Excerpted in journals between 1912 and 1914, Italian futurist Filippo Tommaso Marinetti's sound poem and concrete poem, Zang Tumb Tumb (usually referred to as Zang Tumb Tuuum), was published as an artist's book by Marinetti's publishing company, Edizioni Futuriste di "Poesia", in Milan in 1914. An account of the Battle of Adrianople, in October 1912 during the First Balkan War, which Marinetti witnessed as a reporter for the French newspaper L'Intransigneant, the poem used what Marinetti called Parole in libertà, (words in freedom)— radically creative typography, different typefaces, some hand-arranged, and of various sizes to show explosions of grenades and shots of the weapons. The text uses onomatopoeias to express the variety of sounds and noises of battle. including emulations of sounds of gunfire and the clatter of telegraphic messages being transmitted and received.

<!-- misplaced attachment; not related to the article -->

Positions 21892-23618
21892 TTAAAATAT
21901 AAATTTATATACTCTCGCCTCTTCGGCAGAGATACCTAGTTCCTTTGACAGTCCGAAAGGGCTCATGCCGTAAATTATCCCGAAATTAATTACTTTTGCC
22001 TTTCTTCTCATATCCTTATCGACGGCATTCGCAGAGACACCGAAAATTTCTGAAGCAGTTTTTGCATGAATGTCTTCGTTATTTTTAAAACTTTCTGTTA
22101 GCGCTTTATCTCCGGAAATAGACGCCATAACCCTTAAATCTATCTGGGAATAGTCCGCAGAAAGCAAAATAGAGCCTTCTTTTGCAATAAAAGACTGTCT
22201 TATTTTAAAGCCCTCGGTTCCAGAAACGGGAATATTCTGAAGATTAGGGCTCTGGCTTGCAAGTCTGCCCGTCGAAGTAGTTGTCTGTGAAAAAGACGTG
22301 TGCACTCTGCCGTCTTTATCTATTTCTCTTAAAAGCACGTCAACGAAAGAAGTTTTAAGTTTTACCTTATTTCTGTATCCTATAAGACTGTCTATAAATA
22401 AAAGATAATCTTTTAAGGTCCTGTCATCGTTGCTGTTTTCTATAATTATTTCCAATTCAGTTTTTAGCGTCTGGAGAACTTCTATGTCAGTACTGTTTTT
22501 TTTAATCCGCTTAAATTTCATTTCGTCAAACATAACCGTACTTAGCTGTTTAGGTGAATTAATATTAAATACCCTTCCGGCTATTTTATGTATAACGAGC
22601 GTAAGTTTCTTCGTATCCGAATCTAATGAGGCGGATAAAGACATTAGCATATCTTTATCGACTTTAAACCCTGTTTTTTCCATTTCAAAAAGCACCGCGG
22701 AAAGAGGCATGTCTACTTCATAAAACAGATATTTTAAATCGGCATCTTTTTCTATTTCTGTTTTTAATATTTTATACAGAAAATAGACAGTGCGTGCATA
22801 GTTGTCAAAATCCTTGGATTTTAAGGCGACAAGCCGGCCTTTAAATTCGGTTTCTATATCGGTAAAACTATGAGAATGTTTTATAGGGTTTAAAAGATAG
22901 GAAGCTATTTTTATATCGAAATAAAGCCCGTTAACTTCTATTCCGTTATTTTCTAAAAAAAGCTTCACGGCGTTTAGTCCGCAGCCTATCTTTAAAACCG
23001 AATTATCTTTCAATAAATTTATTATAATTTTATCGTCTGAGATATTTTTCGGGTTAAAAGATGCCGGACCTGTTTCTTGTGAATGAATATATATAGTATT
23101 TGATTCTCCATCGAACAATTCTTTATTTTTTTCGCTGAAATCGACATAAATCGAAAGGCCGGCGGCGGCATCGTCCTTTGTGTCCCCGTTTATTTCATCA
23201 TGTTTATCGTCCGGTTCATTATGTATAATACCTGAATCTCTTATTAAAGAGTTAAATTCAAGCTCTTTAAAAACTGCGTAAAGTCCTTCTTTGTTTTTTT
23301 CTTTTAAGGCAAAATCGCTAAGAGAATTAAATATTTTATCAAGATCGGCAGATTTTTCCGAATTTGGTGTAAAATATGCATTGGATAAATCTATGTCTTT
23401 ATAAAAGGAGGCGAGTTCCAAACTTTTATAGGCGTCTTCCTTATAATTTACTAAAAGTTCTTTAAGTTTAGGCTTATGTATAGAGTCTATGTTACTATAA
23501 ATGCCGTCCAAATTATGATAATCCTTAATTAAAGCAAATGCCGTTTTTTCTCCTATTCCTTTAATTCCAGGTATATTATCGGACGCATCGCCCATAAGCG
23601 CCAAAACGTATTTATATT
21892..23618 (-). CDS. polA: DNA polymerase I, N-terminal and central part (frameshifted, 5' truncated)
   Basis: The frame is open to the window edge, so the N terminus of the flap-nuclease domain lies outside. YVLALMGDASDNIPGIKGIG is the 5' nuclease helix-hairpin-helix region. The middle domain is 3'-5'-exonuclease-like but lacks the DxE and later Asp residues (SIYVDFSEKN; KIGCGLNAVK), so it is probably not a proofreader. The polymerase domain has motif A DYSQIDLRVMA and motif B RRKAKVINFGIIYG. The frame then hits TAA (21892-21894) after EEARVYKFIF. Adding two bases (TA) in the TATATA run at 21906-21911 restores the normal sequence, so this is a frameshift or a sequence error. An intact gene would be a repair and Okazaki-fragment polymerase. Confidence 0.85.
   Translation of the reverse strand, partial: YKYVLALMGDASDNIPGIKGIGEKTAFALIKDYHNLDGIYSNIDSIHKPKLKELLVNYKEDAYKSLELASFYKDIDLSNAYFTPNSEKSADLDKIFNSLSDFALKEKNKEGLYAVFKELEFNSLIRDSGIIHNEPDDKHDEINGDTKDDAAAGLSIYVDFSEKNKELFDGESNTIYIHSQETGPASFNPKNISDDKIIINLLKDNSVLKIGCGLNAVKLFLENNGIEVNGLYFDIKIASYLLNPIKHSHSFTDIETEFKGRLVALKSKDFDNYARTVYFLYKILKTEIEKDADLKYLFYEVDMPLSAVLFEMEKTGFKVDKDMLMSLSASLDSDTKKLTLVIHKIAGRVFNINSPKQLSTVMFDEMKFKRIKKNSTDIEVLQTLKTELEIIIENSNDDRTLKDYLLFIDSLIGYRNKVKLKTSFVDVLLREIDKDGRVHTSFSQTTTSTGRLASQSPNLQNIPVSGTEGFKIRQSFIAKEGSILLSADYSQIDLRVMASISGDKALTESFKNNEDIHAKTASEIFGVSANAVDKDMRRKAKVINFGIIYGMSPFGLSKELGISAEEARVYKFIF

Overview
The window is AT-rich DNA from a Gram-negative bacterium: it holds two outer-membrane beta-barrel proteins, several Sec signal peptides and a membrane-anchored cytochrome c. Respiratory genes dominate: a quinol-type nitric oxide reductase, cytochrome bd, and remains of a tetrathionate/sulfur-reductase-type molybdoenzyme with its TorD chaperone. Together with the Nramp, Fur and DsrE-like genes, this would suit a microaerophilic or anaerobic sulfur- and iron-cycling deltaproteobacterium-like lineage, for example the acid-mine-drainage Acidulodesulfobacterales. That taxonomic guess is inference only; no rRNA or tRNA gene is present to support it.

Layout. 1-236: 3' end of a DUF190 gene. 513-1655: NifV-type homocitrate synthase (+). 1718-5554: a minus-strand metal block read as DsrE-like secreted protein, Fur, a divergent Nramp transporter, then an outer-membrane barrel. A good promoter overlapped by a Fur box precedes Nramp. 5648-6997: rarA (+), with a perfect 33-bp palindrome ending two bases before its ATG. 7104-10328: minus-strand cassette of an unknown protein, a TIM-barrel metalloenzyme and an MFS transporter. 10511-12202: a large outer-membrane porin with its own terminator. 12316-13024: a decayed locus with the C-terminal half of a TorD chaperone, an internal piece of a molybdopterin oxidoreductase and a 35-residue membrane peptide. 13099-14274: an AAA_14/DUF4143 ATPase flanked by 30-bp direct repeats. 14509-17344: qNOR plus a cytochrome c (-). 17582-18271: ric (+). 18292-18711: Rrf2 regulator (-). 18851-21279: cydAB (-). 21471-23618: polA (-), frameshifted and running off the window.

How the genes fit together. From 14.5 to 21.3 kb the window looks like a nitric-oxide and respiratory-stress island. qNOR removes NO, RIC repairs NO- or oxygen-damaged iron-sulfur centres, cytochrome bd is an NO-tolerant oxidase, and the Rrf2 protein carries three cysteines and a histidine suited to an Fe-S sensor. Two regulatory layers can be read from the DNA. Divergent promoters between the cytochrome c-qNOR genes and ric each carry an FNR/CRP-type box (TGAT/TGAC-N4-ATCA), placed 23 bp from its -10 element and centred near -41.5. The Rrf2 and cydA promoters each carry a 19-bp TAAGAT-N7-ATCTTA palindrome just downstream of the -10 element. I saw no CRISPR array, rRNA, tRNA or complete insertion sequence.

"In 1914, Marinetti put these theories [his theories of language and typography] into practice when he published Zamg Tumb Tuum, a book that has been called 'the incunable of the entire poetic experimentation of our century.'. . . It in fact opens with the 'Destruction of Syntax' manifesto and ends with the 'Technical Manifesto.' . . .Marinetti translated his impression into a poetic prose which makes full use of both the new kind of writing and the typographical freedom he advocated, mixing letter sizes, bold type and italics, and introducing all kinds of typographical fantasies" (Vincent Giroud, Parole in Liberta. Marinetti's Metal Book. Code(x) +2 Monograph Series No.  5).
The poem is read aloud in Italian in the video below: